One AR15 for everything from 0-600 yards.


From the article:

"In the video below, Frank Proctor, US Special Forces vet and USPSA Grandmaster shooter explains the concept of 1 rifle for everything and his preffered setup:

The Three Keys To Having An AR-15 That Does It All

As you can see, to get the full long-range benefits of a quality AR-15 not much in the way of upgrades is needed — primarily a free floated barrel, a good magnified optic (preferably variable from 1x for CQB to as high as 6x-8x for long range) and good ammo.

At around 500-600 yards the 5.56 is right at the edge of its ballistic effectiveness even though many people have made hits out at further distances — even 1,000 yards — with stock M4’s.

Heck, as far as I know the U.S. Marines still make you qualify with a stock, iron sighted M16 at 500 yards so the platform is more than capable at this distance.

Is a Magnified Optic as Fast As a Red Dot For Close Quarters?

The answer, as far as I can tell, is yes. Or at least close enough not to matter too much.

First, 3-gun guys have been running a variable optic setup for this reason for many years now for this very reason. They can smoke the up close targets on 1x power and then quickly get some magnification power — up to 6x these days — for long range targets when needed.

Second, with practice it appears that you can be just as fast as with an unmagnified red dot optic up close with a variable optic.

In the video below Steve of Sentinel Concepts and Jeff of Armed Dynamics compare Red Dots (Trijicon MRO) in timed shots versus Magnified Optics (Trijicon Accu-Power) (warning: NSFW language if you care)."


ok, so you hit your target. but at 500+ yards, the 5.56 won’t do enough damage at that distance to take down much of anything over 100 pounds. So, one AR15 for “everything from 0-600 yards” seems to be stretching it a bit.

Hornady is showing energy of their 75 grain 5.56 hunting round at 500 yards being 182 ft lbs. That means it would be less powerful than a decent .380 acp round (fired out of 3 inch barrel) at point blank. Yeah, could kill, but probably just maim.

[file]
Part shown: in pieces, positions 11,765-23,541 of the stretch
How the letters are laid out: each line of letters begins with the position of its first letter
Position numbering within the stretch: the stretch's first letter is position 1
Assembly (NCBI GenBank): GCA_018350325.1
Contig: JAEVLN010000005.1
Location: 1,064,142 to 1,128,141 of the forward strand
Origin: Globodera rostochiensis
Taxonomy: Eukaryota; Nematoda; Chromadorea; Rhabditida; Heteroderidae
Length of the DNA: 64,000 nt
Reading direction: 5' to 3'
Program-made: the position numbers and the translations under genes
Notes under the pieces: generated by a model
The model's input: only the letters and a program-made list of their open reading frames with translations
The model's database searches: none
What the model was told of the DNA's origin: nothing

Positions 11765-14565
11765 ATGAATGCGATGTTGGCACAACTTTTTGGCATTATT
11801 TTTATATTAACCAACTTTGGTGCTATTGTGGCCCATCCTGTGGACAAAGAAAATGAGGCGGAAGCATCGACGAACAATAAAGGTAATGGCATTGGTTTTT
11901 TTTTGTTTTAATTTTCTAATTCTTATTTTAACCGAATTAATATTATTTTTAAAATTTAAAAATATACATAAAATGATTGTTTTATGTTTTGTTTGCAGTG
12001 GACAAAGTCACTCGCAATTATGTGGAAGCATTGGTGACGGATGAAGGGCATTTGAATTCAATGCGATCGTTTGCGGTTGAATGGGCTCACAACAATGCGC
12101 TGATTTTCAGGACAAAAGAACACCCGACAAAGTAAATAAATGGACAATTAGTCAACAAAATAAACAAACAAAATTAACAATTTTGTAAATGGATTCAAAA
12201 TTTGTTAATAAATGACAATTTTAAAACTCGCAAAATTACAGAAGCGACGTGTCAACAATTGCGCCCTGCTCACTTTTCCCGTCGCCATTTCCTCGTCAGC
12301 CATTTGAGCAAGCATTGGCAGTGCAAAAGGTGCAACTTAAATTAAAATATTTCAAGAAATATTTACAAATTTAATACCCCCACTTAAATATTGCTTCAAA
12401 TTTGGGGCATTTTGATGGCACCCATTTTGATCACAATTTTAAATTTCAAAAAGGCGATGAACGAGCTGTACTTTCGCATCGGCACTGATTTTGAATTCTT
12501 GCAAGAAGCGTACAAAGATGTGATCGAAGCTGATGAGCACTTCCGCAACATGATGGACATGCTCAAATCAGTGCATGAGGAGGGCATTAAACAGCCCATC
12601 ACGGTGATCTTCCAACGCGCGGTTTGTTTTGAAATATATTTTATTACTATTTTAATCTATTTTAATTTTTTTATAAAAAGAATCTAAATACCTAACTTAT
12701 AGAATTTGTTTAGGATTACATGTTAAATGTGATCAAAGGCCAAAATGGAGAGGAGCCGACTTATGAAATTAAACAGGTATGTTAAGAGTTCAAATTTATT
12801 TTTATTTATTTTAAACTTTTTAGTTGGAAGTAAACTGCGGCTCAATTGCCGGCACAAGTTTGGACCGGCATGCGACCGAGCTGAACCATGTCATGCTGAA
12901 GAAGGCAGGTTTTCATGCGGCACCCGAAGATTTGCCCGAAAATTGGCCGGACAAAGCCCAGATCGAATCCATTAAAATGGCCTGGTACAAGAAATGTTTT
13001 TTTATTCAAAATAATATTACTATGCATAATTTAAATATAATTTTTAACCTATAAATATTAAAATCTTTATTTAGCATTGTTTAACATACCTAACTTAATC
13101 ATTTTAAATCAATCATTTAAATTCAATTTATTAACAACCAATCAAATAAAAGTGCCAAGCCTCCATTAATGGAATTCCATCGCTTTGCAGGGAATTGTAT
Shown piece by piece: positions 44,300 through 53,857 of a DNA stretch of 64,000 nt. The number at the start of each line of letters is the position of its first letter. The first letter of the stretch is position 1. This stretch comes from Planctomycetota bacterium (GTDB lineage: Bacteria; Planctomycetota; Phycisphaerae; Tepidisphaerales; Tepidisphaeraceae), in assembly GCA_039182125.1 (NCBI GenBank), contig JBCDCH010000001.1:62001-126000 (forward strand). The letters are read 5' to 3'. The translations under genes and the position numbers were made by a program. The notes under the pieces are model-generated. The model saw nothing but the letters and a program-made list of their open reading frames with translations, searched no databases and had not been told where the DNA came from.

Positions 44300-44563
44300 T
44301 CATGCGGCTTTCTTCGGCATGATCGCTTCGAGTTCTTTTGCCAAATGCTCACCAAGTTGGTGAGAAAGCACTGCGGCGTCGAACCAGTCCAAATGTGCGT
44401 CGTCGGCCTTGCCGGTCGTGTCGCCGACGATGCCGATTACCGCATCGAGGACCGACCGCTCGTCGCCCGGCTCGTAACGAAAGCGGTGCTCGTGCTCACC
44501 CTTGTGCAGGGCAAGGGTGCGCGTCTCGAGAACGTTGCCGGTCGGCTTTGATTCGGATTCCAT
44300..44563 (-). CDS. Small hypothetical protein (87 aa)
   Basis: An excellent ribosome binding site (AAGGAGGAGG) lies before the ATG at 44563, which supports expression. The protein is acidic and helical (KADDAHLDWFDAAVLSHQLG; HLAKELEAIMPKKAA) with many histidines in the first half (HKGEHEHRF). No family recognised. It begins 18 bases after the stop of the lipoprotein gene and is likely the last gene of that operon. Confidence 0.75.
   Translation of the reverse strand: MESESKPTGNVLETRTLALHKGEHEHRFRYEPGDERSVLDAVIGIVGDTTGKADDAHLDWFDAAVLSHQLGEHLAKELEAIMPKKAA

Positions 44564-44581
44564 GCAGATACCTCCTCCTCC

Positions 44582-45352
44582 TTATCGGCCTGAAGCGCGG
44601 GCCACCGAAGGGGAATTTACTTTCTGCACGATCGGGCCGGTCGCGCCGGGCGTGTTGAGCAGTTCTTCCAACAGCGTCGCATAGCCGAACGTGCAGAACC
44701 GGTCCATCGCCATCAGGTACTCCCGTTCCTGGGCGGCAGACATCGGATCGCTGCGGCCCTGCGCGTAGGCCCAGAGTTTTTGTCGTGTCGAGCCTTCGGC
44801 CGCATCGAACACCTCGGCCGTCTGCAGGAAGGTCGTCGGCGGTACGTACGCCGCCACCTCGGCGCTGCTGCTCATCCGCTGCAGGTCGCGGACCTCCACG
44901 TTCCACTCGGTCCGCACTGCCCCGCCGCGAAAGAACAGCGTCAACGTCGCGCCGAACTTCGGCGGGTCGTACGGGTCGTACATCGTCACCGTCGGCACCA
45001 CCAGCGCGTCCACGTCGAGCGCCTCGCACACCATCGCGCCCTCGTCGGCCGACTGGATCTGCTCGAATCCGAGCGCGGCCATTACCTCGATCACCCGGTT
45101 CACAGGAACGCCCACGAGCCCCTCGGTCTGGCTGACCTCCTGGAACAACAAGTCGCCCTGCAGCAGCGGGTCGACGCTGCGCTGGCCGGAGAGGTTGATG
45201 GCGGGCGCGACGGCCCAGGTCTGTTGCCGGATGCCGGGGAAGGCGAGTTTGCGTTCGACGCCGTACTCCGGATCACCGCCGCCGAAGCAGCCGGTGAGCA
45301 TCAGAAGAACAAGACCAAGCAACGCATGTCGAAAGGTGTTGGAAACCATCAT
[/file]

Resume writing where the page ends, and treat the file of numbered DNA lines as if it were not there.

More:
For a single, do all kind of caliber, I would take the .30-06 over the 5.56. Some ammo for .30-06 is 55 grain - turns the .30-06 into a fine varmint round with roughly 4,000 fps muzzle velocity.

Or, you can go past 200 grain for most game in North America. 5.56 can’t touch that.


After 600 yards the 5.56 has ballistics similar to .22 magnum, supposedly. The military wouldnt use SPRs or long range 5.56 rifles out to 800+ yards unless it was at least somewhat effective.


5.56 is lighter recoiling and higher capacity. 30-06 is for big game, 5.56 is used on deer,hogs and humans out to 500 yards all the time. I personally dont shoot my ARs out past 3-400 yards and I use Blackhills 77 gr. The 30-06 is a good round for hunting though.


@JohnB, Hornady definitely make some quality ammunition they make quite a few different loads some of them have a little bit more horsepower downrange.



Thanks, SAK, but even 569 ft lbs would be a bit weak for deer - don’t you think? Now, imagine black bear or worse! No, I retain my statement - 5.56 is not the do all caliber - at any range.